Of course you can. ‘An employer may have a reasonable cause drug and alcohol testing program.’ Sure, was easy. So easy, in fact, that you think you can start a reasonable cause drug testing program in your company tomorrow. In fact, let’s do it by noon and have it in force after lunch. Let’s catch a couple of guys coming back to work after drinking a couple of beers. We’ll have all the problem people out of the company by 3 p.m. and improve everything.
And a very chubby Santa Claus will slide down your very small chimney with your new Corvette in his sack.
In our company I instituted a reasonable cause drug testing program; it took a couple of months to do, but was well worth the effort. Here is what we did. We had 200+ employees in three locations in New York, New Jersey and Connecticut. Three different sets of laws to read and understand. And federal regulations as well. We could have used our lawyer to do this, but that wasn’t our style. We liked to understand what we were doing and having the training in simple, understandable language, not legalese. We did have our lawyer review everything before we implemented and he gave us a green light.
You can’t just start a program by noon. Here are the main steps. They may be different in your state, so read up and do consult your lawyer for local guidelines.
First is the commitment by you, your partners, or the owners of the company. There will be confrontations in the program and you have to be sure that you will follow through on the program. The next step, and by far the most important, is what will you do when someone tests positive after the testing. Do you give him a suspension and how long or do you terminate him? This is the toughest decision you will have to make because the person who tests positive will be very important to your company, or will be your nephew, or will be the foreman on the biggest job your company landed in two years.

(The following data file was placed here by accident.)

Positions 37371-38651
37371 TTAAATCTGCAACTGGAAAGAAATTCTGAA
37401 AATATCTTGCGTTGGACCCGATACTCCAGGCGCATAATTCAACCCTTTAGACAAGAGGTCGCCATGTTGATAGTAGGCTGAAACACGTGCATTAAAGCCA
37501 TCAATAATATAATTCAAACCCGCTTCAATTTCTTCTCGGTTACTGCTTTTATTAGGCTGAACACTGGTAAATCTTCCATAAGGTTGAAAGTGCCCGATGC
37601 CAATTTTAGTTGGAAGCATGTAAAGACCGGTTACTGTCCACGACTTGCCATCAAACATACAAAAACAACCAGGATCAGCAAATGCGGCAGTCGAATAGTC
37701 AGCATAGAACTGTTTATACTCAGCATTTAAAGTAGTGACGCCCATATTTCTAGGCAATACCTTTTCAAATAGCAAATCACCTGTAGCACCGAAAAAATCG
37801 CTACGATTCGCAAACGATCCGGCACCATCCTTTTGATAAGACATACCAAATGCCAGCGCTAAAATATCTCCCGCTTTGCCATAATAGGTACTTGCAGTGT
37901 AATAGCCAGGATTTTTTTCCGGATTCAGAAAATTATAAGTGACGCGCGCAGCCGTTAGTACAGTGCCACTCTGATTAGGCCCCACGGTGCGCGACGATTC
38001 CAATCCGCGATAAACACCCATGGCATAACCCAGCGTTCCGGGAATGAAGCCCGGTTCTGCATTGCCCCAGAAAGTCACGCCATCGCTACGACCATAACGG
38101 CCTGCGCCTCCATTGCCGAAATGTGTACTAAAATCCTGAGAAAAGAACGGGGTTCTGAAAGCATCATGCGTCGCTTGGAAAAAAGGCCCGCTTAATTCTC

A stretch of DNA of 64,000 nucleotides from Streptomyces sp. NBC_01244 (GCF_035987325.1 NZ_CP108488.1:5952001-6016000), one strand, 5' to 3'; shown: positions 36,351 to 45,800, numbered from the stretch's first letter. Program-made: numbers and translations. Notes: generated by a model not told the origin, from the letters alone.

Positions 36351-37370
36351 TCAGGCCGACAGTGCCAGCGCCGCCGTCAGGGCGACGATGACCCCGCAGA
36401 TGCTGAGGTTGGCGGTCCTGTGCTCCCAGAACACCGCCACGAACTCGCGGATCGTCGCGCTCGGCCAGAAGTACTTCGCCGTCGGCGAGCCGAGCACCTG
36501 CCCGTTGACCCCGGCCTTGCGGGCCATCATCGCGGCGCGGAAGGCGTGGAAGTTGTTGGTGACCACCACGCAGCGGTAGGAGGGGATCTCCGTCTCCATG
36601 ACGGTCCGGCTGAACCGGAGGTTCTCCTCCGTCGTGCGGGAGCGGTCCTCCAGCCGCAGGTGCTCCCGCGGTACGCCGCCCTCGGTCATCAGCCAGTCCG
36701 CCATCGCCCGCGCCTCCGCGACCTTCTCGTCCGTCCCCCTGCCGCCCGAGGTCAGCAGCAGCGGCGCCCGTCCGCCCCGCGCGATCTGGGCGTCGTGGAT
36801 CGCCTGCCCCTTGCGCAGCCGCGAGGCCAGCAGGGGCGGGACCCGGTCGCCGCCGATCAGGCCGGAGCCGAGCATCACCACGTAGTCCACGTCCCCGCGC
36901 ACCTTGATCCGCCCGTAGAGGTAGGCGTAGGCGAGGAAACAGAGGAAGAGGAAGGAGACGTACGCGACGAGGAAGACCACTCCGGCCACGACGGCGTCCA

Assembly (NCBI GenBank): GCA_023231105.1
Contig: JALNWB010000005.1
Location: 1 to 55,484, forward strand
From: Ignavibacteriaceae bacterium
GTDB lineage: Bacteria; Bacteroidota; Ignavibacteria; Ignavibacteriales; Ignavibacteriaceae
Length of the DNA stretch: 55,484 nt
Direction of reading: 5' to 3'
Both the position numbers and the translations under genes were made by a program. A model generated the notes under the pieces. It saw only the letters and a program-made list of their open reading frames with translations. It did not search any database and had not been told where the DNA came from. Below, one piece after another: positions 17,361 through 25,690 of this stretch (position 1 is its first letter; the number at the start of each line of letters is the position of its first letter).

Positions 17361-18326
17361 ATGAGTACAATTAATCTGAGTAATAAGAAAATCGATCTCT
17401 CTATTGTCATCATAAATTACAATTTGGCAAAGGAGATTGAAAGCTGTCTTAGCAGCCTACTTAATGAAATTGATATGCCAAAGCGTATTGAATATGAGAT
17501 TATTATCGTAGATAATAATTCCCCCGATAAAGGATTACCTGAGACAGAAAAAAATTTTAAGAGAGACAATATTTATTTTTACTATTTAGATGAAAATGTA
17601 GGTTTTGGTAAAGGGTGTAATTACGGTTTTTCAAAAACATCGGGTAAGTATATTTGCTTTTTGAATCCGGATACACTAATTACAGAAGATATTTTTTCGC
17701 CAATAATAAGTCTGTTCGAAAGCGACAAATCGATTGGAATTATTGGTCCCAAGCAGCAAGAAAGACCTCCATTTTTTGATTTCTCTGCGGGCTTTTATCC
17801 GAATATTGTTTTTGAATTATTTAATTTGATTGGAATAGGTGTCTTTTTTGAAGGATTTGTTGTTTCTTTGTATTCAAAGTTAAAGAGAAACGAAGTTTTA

We terminated someone who tested positive on a reasonable cause test. There were no exceptions. None. And we lost a couple of good people. In setting up our program we did say that people would be eligible for rehire after one year provided they attended a drug or alcohol rehab program and received a clean report from the program. Also, they were subject to random testing for two years. Random testing is another whole topic which I’ll get into in the near future.
So, why would you test your nephew or a key employee anyway? Because you will set up the rules on when reasonable cause testing will take place. They will include some basic tenants of drug and alcohol testing:
- Direct observation of using drugs or alcohol at work. Seeing someone smoking marijuana or drinking a beer while on duty are examples.
- Observation of erratic behavior by two supervisors who are trained to your state or federal standards. (This training will be the topic of next week’s blog!)
- Being part of an accident at work that requires more than local first aid.
- Having any sort of an automobile or truck accident, including in-house vehicles such as forklifts.
Your nephew has a fender bender, which doesn’t result in getting a ticket, but you have to drug test. And he turns up positive for an illegal substance. So do you upset your sister-in-law or appear to have favoritism at work? Sure, you can cover up your nephew’s report, but believe me, these things have a way of getting out and you will look bad if it ever does.
Enough for today; there is a lot more to cover and we’ll continue next week.